How music therapy can benefit seniors

It's common knowledge that music can help people of all ages not only get through tough times, but also celebrate the good ones. Though hospitals and care facilities have long been aware of the therapeutic value of music for seniors, the practice continues to gain in both popularity and scientific backing.

The science of song
One of the most studied benefits of music therapy is its ability to facilitate learning. Practicing an instrument can increase brain plasticity*, or the brain's ability to adapt to new connections, in both the long and short term, according to a Montreal Neurological Institute study. As decreasing brain plasticity is a common aspect of aging, studying music can be a good way for seniors to stay sharp.

Researchers from a number of American universities also found that just listening to music can have measurable mental health advantages. A study published in The Gerontologist finds that listening to gospel music* can reduce levels of anxiety and stress among seniors. Participants who listened to the music also reported higher self-esteem and an increased sense of being in control of their lives. Though the songs involved in the study were spiritual in nature, the positive effects they imparted were observed in both religious and non-religious seniors.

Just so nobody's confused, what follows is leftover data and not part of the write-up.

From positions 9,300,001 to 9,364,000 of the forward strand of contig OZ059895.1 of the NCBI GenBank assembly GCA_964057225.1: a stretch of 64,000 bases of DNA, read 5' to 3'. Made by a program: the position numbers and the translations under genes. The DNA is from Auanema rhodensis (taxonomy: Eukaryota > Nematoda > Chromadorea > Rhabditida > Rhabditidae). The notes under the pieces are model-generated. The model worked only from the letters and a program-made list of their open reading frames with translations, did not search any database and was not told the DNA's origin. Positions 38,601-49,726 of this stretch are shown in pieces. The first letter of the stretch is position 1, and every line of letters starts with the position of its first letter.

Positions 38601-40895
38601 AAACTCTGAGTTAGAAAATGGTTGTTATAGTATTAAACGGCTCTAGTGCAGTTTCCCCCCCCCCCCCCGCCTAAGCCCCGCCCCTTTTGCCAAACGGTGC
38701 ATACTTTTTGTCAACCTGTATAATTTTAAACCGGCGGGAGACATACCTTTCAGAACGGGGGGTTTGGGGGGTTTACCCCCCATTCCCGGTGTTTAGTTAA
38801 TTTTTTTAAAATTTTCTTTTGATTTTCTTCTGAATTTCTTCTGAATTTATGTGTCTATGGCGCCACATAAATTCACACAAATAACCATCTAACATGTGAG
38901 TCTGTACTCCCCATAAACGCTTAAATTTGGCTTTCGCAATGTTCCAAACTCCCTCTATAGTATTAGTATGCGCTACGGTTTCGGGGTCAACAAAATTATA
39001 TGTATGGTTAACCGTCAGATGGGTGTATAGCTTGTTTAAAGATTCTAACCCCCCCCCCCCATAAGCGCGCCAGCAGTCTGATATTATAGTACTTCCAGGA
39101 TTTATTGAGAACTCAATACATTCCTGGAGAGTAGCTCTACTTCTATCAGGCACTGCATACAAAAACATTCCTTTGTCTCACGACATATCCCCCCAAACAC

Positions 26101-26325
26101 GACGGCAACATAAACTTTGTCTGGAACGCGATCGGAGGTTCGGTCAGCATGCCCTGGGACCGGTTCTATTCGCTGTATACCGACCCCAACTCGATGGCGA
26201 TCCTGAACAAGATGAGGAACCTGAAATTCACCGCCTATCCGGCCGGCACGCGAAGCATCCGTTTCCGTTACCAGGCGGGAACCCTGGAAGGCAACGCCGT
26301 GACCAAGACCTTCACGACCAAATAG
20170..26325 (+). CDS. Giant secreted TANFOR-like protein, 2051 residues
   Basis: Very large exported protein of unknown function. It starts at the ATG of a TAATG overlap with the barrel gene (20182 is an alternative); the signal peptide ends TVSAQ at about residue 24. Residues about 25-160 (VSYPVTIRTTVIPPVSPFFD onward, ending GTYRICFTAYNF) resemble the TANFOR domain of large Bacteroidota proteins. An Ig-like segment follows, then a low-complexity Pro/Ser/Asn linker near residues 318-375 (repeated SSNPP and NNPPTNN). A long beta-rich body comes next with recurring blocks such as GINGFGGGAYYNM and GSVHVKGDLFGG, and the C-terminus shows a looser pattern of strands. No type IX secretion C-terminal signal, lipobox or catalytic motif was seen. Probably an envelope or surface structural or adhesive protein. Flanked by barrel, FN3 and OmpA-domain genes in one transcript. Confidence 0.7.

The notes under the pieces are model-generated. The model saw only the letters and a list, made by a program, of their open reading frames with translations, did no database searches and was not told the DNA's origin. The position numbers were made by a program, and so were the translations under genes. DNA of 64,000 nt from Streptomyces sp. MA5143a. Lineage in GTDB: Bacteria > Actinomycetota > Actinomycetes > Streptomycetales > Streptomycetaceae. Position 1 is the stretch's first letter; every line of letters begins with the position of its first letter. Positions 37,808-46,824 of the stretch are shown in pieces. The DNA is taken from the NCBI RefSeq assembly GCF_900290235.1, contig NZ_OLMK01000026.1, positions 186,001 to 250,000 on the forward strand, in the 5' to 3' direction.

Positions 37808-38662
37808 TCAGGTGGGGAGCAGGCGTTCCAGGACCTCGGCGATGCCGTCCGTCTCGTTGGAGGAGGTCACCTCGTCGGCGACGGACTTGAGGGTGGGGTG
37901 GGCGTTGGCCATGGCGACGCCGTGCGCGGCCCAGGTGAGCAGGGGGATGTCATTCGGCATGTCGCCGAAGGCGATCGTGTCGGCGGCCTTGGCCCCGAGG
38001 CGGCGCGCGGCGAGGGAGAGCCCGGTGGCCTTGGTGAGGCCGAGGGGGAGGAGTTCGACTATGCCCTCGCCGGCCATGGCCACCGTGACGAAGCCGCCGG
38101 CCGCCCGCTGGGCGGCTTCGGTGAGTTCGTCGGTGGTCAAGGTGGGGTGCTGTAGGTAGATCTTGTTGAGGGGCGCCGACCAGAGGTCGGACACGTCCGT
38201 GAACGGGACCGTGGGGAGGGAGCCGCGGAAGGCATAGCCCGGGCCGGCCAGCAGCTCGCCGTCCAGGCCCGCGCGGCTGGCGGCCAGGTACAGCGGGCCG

Music and memory
These and other related findings have helped to bring music therapy to more people and retirement communities. For example, residents at the Manitowoc Health and Rehabilitation Center in Wisconsin are currently benefiting from the Wisconsin Music and Memory Initiative, a music therapy program for people with dementia, in a number of ways. After being given music players, seniors at the center stock them with their favourite songs. Because memory problems often affect short-term memory storage more than long-term recall, even people with severe dementia were able to connect with music they had enjoyed before their memory had begun to decline. Staff members report that many residents are much calmer and happier as a result of the music therapy.

An active role
Another major advantage to music therapy is that it lends itself easily to socialization. Turning listening to music into a group activity is as easy as assembling people and agreeing on a song to enjoy. Even more opportunities for socialization emerge when the therapy consists of actually playing instruments. Seniors who aren't already musicians may need instruction, and the relationship between instructor and pupil can be fulfilling for both parties. Once seniors are trained, they can continue to share their skills by playing together at their senior living residence, allowing them an active role in both their own health and that of those around them!

To learn about some of the active living and social engagement programs offered at Chartwell, including their music-inspired Rhythm N' Moves exercise class, click here.

*The following sources provide references for this blog, in order of appearance:

  1. Neuron. "Musical Training as a Framework for Brain Plasticity: Behavior, Function, and Structure" (2012), Online:
  2. ScienceDaily. "Religious music brings benefit to seniors' mental health"(2014) Online: